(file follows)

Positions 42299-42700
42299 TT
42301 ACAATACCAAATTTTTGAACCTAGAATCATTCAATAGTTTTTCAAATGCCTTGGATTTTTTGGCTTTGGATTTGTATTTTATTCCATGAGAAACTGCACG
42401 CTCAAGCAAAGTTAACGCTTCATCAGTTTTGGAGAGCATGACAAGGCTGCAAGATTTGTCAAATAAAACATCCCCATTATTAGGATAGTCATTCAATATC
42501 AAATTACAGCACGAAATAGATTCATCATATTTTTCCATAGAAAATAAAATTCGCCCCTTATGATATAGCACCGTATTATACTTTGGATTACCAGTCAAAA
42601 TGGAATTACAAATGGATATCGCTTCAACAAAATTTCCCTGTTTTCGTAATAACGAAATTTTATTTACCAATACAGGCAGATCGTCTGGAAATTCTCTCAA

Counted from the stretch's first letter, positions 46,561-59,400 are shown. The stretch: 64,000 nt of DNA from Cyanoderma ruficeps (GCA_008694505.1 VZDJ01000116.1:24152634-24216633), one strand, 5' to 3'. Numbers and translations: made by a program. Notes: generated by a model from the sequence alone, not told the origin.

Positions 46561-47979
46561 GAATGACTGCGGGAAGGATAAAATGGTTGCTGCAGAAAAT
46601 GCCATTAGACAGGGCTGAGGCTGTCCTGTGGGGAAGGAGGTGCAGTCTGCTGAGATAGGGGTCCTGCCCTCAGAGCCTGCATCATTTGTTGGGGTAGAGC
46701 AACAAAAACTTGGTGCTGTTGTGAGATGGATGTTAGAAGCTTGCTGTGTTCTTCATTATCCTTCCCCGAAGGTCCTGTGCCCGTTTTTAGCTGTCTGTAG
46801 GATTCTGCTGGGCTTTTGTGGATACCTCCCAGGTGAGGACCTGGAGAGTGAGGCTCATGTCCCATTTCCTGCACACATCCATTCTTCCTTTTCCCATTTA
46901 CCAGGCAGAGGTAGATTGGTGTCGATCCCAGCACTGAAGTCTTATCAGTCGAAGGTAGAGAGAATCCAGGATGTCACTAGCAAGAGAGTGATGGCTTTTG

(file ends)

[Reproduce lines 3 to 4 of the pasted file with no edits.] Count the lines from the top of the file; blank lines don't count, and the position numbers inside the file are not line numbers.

42301 ACAATACCAAATTTTTGAACCTAGAATCATTCAATAGTTTTTCAAATGCCTTGGATTTTTTGGCTTTGGATTTGTATTTTATTCCATGAGAAACTGCACG
42401 CTCAAGCAAAGTTAACGCTTCATCAGTTTTGGAGAGCATGACAAGGCTGCAAGATTTGTCAAATAAAACATCCCCATTATTAGGATAGTCATTCAATATC